This posthumous novel by master of edgy fiction Ballard is as intriguing as it is perplexing. Opening with a lethal bombing at Heathrow Airport, the plot proceeds in an evolution of increasing violence verging on farce, as a middle-class revolt unfolds in the Chelsea Marina housing complex in London. Led by a likable pediatrician who turns out to be more evil than genius, well-to-do people are leaving their jobs, burning their cars, torching their foreclosed houses, and bombing public landmarks in a reaction against meaningless bourgeois culture. The tale is narrated by psychologist David Markham, who joins the protestors in an effort to get to the bottom of things after discovering that his ex-wife was among the victims in the initial Heathrow bombing. This work echoes the themes of Ballard's more controversial Crash but in a much less visceral way. However, though the sex may be secondary and the violence abstract, there is the same sense of subversive risk and the same focus on accidental wounds and their psychological effects. VERDICT Important Briticisms may be lost on American readers, but no library should pass on this last quirky take on the problems of the new century from one of the great virtuosos of 20th-century fiction. [See Prepub Alert, 1/10/11.]—Henry Bankhead, Los Gatos P.L., CA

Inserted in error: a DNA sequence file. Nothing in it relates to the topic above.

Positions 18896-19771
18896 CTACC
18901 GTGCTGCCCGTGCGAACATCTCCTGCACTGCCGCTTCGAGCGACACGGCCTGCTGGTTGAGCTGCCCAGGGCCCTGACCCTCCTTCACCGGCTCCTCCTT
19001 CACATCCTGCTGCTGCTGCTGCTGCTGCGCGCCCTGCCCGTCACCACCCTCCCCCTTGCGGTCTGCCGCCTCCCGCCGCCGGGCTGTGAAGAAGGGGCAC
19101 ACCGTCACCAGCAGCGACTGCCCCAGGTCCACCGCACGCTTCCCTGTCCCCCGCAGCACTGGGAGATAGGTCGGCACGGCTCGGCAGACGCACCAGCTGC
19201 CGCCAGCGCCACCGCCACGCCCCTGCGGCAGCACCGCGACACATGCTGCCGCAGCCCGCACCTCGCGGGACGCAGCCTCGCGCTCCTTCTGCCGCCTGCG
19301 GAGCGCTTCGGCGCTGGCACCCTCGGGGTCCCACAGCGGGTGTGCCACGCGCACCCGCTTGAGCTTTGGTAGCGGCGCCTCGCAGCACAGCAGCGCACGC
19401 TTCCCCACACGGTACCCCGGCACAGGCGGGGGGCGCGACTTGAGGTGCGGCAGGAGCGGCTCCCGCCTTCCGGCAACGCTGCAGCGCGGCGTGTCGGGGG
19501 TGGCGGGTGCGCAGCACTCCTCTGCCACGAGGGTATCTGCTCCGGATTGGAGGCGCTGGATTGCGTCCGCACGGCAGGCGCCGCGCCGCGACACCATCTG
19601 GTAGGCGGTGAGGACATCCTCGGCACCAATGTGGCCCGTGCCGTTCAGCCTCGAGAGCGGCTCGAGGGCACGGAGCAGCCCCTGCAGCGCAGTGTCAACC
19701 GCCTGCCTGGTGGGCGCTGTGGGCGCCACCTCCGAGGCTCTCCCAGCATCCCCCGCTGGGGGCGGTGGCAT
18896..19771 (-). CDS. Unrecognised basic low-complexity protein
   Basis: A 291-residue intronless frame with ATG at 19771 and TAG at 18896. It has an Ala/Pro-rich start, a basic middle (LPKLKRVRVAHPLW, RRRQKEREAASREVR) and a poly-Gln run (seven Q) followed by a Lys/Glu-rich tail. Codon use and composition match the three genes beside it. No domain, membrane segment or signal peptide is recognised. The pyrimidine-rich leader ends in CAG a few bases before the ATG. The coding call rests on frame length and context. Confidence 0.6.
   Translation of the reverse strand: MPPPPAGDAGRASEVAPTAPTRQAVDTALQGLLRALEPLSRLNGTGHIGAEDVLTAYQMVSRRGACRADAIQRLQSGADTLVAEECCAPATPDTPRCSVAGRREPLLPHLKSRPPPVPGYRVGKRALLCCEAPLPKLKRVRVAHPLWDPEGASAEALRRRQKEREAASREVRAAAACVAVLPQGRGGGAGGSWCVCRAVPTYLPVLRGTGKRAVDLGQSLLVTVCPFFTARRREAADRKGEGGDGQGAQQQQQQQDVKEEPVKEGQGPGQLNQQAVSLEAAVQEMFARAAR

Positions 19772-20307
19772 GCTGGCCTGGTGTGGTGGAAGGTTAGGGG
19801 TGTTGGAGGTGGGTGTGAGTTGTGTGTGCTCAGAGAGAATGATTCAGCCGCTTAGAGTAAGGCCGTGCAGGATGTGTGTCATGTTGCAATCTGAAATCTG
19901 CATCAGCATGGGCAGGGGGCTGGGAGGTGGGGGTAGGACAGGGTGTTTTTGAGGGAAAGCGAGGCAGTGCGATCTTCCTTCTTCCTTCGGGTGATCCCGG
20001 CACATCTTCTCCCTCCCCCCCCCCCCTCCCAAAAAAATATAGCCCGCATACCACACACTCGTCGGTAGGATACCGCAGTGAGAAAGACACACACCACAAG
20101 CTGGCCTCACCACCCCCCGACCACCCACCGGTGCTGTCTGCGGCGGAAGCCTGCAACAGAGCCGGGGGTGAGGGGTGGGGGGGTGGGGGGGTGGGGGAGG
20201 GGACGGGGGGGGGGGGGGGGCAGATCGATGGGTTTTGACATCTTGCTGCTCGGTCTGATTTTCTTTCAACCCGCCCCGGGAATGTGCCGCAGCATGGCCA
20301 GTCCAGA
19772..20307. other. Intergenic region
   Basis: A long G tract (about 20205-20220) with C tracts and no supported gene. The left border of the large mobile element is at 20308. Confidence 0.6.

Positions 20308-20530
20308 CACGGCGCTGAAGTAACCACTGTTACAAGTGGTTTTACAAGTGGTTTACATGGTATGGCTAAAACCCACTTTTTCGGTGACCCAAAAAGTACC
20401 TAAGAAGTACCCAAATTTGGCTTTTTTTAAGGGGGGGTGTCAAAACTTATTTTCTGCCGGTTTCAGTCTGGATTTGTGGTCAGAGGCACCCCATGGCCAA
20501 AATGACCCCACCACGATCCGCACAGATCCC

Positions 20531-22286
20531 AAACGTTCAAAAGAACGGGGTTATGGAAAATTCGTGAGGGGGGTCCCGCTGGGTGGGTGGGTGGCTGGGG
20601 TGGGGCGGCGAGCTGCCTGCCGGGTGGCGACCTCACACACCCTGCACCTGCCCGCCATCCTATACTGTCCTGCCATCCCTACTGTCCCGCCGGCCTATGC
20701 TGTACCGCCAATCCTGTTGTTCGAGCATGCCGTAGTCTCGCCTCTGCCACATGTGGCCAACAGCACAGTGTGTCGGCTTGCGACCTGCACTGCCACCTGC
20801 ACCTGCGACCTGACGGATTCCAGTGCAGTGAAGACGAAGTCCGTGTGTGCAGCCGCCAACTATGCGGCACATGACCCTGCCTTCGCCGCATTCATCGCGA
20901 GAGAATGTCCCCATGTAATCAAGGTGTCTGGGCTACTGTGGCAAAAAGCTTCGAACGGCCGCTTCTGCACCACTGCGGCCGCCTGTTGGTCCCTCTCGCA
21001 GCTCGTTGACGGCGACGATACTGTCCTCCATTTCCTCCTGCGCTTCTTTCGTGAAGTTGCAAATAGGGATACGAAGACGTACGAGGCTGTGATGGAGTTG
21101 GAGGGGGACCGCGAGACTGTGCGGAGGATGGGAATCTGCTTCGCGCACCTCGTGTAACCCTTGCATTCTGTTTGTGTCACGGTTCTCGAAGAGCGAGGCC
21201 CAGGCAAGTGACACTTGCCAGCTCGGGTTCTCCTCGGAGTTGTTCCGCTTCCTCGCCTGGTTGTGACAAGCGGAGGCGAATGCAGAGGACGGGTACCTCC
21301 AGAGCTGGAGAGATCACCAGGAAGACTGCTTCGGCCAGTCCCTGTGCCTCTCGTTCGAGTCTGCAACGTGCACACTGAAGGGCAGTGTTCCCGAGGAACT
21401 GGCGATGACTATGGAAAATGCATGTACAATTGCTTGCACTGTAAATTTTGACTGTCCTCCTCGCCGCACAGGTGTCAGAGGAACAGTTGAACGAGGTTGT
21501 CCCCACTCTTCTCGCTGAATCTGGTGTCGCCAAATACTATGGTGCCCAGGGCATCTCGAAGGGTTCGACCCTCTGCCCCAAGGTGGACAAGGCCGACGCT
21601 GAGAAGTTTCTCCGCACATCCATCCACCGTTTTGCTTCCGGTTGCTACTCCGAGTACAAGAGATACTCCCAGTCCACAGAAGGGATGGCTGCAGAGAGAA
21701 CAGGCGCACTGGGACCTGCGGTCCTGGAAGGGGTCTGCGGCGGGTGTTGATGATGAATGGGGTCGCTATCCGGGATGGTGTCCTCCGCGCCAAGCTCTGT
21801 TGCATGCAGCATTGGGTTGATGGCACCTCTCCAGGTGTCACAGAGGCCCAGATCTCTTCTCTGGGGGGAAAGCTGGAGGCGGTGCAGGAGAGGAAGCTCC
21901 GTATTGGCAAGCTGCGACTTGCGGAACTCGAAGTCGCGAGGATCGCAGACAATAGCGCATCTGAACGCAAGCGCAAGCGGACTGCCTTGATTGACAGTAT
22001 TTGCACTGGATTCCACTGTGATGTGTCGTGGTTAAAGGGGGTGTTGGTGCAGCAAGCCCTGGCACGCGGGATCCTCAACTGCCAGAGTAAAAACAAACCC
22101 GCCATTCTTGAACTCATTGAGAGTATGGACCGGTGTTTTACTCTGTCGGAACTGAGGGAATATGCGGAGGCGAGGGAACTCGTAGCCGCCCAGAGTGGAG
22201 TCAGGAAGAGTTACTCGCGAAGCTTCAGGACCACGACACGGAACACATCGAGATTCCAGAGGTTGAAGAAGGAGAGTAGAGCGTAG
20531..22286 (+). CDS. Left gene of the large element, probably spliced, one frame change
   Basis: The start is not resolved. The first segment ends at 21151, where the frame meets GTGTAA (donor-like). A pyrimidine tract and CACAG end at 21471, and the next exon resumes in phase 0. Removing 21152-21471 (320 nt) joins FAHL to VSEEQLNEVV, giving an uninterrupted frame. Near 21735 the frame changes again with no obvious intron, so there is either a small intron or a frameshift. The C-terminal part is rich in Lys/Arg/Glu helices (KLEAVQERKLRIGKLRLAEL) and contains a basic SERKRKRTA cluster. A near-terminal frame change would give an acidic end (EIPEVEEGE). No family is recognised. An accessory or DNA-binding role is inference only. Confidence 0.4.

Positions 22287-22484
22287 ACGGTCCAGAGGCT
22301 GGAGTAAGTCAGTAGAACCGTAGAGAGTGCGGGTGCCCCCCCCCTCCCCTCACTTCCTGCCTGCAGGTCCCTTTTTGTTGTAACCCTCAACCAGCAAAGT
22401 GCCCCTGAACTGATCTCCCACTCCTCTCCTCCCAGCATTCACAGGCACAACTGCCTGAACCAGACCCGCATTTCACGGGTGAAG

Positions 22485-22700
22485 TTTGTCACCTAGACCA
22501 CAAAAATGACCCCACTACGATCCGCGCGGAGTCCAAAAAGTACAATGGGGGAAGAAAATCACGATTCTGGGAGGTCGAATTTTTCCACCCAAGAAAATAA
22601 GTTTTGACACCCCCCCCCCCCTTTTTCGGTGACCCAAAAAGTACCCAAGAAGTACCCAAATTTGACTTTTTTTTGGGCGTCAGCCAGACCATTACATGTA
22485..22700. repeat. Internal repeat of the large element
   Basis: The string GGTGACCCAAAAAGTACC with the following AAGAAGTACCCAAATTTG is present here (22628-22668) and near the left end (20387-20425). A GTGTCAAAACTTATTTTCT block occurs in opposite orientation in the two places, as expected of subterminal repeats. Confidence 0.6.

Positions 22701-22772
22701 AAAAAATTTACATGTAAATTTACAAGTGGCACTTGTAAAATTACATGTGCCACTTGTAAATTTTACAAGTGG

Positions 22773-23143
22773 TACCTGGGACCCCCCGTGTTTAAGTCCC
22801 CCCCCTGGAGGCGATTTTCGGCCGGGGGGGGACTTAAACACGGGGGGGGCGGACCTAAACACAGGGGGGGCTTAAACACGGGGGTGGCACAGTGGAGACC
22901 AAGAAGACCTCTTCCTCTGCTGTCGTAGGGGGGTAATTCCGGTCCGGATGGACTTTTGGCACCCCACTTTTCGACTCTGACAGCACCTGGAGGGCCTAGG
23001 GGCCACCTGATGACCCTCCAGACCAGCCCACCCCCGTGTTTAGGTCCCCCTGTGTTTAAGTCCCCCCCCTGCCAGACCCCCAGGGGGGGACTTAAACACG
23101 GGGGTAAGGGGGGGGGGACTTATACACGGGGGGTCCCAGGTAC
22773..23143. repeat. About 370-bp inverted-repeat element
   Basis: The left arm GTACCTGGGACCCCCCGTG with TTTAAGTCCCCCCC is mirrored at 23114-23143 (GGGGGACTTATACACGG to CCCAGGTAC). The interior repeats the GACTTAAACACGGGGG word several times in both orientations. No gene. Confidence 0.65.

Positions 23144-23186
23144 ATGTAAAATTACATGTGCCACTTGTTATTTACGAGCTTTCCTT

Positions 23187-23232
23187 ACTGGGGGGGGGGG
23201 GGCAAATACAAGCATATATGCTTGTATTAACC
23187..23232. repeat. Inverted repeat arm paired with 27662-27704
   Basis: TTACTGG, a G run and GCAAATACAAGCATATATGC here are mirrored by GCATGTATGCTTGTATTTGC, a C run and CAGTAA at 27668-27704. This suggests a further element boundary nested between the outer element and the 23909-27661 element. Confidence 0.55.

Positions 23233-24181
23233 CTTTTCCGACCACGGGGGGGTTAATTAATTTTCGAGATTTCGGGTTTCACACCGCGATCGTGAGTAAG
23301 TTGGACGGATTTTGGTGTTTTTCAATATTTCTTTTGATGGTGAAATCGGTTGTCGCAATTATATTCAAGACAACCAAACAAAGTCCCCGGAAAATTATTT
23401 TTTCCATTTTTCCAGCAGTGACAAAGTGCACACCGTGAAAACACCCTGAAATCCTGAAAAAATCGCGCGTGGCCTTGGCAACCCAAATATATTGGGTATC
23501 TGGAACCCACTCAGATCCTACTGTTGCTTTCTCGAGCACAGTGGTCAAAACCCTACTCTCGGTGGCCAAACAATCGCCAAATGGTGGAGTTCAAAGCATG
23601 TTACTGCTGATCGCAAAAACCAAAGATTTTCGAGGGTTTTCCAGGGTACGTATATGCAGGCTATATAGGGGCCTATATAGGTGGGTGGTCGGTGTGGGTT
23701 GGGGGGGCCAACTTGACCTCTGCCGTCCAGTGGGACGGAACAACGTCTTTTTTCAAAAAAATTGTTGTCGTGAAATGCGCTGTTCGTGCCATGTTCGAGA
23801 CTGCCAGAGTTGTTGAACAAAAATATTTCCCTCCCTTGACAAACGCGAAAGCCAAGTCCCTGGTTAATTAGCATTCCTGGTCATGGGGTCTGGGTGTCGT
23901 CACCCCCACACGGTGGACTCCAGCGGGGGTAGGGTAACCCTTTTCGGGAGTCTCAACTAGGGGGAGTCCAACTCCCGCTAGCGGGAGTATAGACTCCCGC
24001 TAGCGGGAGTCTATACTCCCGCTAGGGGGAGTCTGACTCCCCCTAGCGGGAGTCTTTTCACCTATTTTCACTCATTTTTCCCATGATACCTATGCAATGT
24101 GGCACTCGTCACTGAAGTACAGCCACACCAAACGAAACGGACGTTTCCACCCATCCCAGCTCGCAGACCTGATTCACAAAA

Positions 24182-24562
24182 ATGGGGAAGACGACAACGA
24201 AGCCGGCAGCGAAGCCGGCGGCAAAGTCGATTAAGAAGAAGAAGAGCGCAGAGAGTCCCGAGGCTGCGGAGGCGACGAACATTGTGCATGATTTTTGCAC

Library Journal
British author Ballard (Empire of the Sun) died in 2009. But his reputation is just starting to pick up here after the 2009 publication of The Complete Stories of J.G. Ballard. In this novel, published in Great Britain in 2003 to considerable acclaim, an explosion at Heathrow takes the life of psychologist David Markham's ex-wife. In response, he infiltrates the antigovernment group responsible for the bombing—and begins to fall under its sway. Typical bleak and edgy Ballard and a book I especially want to see.
Kirkus Reviews
Terrorism, dysfunction, malaise, dyspepsia and rioting on the streets of London. If that sounds familiar—well, welcome to Ballard's (Cocaine Nights, 1998, etc.) prophetic view of our time.